Delays in announcing new policy tool can put Zimbabwe clothing manufacturers in jeopardy

YarnsandFibers News Bureau 2015-02-17 13:00:00 – Zimbabwe

The Zimbabwe clothing sector is already on its knees further delay from the government in announcing a new policy instrument to clothing manufacturers to import duty free clothes and textile material can put the feasibility of the sector in jeopardy.

The Ministry of Finance and Economic Development should not delay to issue the clothing manufacturers rebate, said Joseph Tanyanyiwa, secretary-general of the National Union of the Clothing Industry.

As recently that most players in the clothing industry were contemplating sending their workers on forced leave while others have reportedly failed to resume operations following their annual shutdown last December as their materials were being held at the bonded warehouse.

As the National Union of Clothing Industry they want the window for clothing and textile employers to continue to import on duty free to avoid risk of the industry shutting down again.

At Diesel Gear since they opened on January 5, workers are just seated and the employer is saying if they don’t access the material soon they are sending employees on forced leave.

Most of the companies from the clothing and textile industry have failed to clear their clothing and textiles imports since December 2014. Currently the clothing sector was operating at below 30% from a peak of between 40 and 45% in 2010 and 201, said Tanyanyiwa.

Finance minister Patrick Chinamasa in his 2015 budget statement had proposed to extend the clothing manufacturers rebate facility by another 12 months as the rebate had attracted investment and generated additional employment in the clothing industry. Last year government in partnership with the private sector launched the cotton-to-clothing strategy as part of efforts to revive the sector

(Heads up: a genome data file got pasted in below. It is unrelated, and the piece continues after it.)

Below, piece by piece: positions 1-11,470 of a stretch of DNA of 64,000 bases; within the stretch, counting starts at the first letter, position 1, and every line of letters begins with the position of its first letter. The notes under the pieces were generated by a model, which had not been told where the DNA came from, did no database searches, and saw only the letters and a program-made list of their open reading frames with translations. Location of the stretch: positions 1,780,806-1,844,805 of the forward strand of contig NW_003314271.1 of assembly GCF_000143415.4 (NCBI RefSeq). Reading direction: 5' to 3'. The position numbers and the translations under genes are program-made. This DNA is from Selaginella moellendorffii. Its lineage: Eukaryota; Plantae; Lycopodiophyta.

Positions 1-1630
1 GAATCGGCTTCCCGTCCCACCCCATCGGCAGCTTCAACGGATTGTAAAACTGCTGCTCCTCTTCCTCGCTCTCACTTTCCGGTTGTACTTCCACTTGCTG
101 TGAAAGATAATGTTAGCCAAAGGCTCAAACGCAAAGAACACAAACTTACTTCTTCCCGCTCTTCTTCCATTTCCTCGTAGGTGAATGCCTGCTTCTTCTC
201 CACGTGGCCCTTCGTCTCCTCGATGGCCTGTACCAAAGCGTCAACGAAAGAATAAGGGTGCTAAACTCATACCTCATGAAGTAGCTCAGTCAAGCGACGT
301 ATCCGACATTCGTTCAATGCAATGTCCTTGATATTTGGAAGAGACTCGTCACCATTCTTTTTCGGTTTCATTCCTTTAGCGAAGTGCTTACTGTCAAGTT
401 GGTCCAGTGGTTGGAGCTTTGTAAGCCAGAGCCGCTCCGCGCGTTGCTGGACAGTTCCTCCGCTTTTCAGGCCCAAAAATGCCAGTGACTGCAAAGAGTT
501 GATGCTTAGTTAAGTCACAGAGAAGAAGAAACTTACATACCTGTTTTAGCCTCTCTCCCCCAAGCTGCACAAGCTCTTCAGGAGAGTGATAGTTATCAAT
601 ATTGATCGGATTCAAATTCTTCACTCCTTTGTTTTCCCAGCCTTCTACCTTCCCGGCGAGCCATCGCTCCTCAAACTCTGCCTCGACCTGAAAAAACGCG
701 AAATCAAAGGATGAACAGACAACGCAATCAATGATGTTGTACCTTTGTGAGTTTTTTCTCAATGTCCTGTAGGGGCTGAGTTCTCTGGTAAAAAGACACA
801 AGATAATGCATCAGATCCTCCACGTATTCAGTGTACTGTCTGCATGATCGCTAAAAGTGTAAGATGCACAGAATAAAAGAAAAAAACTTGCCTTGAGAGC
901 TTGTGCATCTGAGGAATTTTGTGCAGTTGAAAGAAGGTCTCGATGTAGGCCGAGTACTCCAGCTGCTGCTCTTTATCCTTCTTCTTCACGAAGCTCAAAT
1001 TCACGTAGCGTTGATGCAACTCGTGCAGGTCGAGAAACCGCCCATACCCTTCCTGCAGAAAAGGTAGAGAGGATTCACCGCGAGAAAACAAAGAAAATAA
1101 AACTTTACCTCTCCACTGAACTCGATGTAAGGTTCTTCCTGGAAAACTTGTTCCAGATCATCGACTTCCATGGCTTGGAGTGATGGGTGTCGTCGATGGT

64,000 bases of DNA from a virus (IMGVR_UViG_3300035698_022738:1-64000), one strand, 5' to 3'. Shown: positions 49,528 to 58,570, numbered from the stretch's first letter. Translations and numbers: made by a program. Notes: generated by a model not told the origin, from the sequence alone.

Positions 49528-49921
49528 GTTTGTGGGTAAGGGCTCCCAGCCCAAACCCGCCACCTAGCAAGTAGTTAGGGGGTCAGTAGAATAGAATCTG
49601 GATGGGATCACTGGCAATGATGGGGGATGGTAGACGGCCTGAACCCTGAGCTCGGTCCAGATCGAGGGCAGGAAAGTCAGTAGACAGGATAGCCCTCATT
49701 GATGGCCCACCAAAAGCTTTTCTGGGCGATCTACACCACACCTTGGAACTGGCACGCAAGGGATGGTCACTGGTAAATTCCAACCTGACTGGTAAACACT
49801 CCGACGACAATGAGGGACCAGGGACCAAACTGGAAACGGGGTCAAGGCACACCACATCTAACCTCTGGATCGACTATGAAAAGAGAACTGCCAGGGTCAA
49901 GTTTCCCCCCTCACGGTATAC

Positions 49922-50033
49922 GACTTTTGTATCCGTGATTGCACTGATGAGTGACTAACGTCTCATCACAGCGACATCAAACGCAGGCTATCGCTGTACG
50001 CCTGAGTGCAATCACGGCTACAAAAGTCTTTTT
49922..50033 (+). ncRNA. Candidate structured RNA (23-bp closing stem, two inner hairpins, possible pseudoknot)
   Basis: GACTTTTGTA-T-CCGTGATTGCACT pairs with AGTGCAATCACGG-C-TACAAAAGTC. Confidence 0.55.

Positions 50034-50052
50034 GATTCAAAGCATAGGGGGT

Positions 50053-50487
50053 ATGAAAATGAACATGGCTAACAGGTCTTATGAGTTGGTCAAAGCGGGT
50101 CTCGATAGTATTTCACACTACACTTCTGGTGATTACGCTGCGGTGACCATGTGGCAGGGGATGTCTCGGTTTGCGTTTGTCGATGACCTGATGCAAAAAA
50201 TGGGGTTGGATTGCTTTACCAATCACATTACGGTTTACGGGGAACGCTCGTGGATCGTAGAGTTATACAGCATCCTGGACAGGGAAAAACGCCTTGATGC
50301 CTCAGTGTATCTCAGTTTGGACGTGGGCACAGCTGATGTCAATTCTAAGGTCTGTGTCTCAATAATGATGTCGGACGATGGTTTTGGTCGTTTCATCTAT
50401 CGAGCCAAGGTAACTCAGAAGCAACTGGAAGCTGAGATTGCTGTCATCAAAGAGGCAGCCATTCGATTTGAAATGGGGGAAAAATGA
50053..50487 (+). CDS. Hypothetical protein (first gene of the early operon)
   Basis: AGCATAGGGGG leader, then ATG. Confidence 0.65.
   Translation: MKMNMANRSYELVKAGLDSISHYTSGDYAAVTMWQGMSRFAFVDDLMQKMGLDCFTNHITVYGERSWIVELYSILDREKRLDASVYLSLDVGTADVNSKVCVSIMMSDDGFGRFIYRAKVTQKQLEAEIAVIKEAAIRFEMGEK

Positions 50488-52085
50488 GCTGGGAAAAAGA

Materials eligible for the rebate include cotton sewing thread containing 85% or more by weight of cotton, cotton sewing thread, denim, plain weave weighing more than 100g per square metre, sewing thread of man-made staple fibres, not put up for retail sale, woven fabrics of polyester staple fibres, chenille fabrics, tulles and other net fabrics.

The companies that used to benefit from the facility were Playtime Manufacturers, CohCoh Enterprises, Paramount Exports, Rolling Stone, Bravette Manufacturing, Carousel, Enbee Stores, Escapedes, Archer Clothing, James North Zimbabwe, Faith Wear and J.J. Benatar.

The textile and clothing industry due to a number of problems afflicting the industry the employment figure has plunged to about 8 000 now from 35,000 when at its peak.

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